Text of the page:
Weighing 14,625 pounds, the ICO G1 spacecraft was the heftiest payload ever launched by an Atlas rocket. Built by Space Systems/Loral, the craft stands over 27 feet tall, features a 39-foot-diameter mesh reflector antenna that will be unfurled in space and a pair of power-generating solar wings to span over 100 feet tip-to-tip once extended in orbit.

An artist's concept of the ICO G1 satellite deployed in space. Credit: Space Systems/Loral
The satellite and a network of ground repeaters will beam live television directly to cars across the United States, help drivers with directions through enhanced navigation and relay messages for emergency roadside assistance. ICO plans to start marketing this interactive media service next year.

"It's a mass consumer audience that we are going after, people who want full content and connectivity in a mobile environment," said Christopher Doherty, ICO's vice president for public relations.

"Mobile families, people who are driving the mini-vans and SUVs with kids in the back seat, we see a big opportunity in the RV market, same with boating, the taxicab and limo sector, truckers too."

Initially, customers with existing video display screens in cars and portable electronics can buy modem-like units with an antenna to receive the satellite transmissions. In the future, ICO foresees consumers purchasing devices with the technology already embedded.

Between 10 and 15 channels of live television is planned for the system, including a lineup of news, sports, kids and general entertainment programming.

"Unlike mobile television that goes to cell phones, which are kind of small screens, we think mobile video will really take off when people can see it on a larger screen and they'll be willing to watch more of it when it's a better quality experience," Doherty said.

Emergency messaging via the satellite will extend beyond the reach of current assistance systems, ICO says.

"Roadside assistance will be different because coverage will be nationwide since it's satellite-based. Today's systems are reliant on cellular networks, which cover 99 percent of the population but only about a two thirds of the geography. So in remote areas it will work," Doherty said.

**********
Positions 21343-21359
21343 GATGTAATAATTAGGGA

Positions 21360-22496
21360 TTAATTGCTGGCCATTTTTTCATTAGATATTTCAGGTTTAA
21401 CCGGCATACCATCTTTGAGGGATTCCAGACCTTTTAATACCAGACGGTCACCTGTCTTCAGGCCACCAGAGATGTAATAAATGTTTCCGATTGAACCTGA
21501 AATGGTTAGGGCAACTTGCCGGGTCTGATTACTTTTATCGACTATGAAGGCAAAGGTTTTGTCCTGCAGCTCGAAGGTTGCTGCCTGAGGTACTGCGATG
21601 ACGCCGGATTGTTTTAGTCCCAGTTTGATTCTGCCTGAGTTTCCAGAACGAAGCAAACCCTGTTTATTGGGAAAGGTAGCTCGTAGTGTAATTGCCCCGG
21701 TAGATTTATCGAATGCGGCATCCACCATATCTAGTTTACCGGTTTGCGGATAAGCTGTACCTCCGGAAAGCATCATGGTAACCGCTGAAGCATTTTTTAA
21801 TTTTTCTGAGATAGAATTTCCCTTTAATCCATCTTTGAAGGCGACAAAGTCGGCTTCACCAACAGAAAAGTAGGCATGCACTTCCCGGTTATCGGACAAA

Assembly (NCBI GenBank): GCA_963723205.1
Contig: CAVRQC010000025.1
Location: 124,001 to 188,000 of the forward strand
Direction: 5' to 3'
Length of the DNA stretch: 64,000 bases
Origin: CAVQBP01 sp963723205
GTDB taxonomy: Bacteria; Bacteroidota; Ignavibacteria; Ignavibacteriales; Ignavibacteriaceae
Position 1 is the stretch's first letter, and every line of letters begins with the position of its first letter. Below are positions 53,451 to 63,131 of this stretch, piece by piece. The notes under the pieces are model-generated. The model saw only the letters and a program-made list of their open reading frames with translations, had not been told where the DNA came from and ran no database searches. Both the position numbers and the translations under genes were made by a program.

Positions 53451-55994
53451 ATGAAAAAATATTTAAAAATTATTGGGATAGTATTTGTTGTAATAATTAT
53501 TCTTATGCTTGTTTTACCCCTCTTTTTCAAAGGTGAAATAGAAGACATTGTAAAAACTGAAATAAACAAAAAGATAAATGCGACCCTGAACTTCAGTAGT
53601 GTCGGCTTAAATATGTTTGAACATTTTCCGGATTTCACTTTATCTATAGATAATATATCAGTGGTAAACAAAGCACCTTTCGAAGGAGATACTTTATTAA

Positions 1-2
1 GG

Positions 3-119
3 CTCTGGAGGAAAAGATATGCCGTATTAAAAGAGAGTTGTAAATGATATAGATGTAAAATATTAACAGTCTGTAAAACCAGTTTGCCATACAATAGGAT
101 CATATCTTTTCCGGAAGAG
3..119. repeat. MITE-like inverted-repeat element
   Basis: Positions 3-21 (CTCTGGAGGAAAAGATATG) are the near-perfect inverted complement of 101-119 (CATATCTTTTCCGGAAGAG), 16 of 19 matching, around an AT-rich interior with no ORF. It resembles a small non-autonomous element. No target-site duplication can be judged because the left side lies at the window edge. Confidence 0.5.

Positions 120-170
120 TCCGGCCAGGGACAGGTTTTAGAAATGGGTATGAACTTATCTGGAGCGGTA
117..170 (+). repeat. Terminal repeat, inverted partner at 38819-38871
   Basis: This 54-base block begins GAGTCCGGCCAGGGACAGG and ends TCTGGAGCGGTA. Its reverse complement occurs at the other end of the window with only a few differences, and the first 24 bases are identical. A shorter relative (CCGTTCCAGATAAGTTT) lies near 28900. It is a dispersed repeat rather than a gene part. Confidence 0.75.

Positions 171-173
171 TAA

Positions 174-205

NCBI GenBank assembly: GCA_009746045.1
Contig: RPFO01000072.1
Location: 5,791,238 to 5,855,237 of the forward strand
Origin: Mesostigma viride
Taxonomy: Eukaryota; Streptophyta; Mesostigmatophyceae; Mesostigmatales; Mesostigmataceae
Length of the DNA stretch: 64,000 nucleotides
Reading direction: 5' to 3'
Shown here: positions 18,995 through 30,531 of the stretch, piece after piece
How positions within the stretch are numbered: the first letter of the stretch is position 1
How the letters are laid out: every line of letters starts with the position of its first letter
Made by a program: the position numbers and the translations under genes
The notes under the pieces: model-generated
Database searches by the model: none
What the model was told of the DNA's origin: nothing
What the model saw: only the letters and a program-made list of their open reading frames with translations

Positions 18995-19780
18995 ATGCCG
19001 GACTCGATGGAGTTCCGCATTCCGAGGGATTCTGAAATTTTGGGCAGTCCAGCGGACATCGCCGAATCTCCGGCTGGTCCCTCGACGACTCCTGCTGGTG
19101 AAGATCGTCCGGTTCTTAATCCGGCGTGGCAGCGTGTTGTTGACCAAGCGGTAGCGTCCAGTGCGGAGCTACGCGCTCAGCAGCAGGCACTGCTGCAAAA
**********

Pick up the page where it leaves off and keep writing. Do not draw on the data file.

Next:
Credit: Ben Cooper/Spaceflight Now

And ICO promotes its "intelligent" navigation system that combines current features, such as traffic alerts and destination information, with the ability to pre-program activities along the route.

Pricing details for the user equipment aren't available yet, Doherty said, but subscription fees for the service are expected between $15 and $25 a month.

Extensive testing of the mobile services should start this summer in Las Vegas and Raleigh, North Carolina. The two distinctly different locales were strategically selected to determine how the satellite and ground repeater system works within the urban environment and tall buildings of Las Vegas and the hilly terrain of an American city like Raleigh, Doherty explained.

The ICO G1 satellite also has the capability to provide voice communications along with the mobile offerings.

"The satellite can do a variety of things," Doherty said. "It's actually the first commercial satellite to have what's called ground-based beam forming, both in the transmit and the receive directions. The satellite is specifically designed with a 12-meter reflector so that it can communicate to smaller mobile and portable devices.

"While the bundled service of navigation, television and emergency communication is what we are going to (test) once the satellite is up and running, because the beam-forming is based on the ground we can pretty much run any variety of technologies off this satellite."

The combined cost of the ICO G1 satellite, its development, the Atlas 5 rocket and insurance totals $500 million.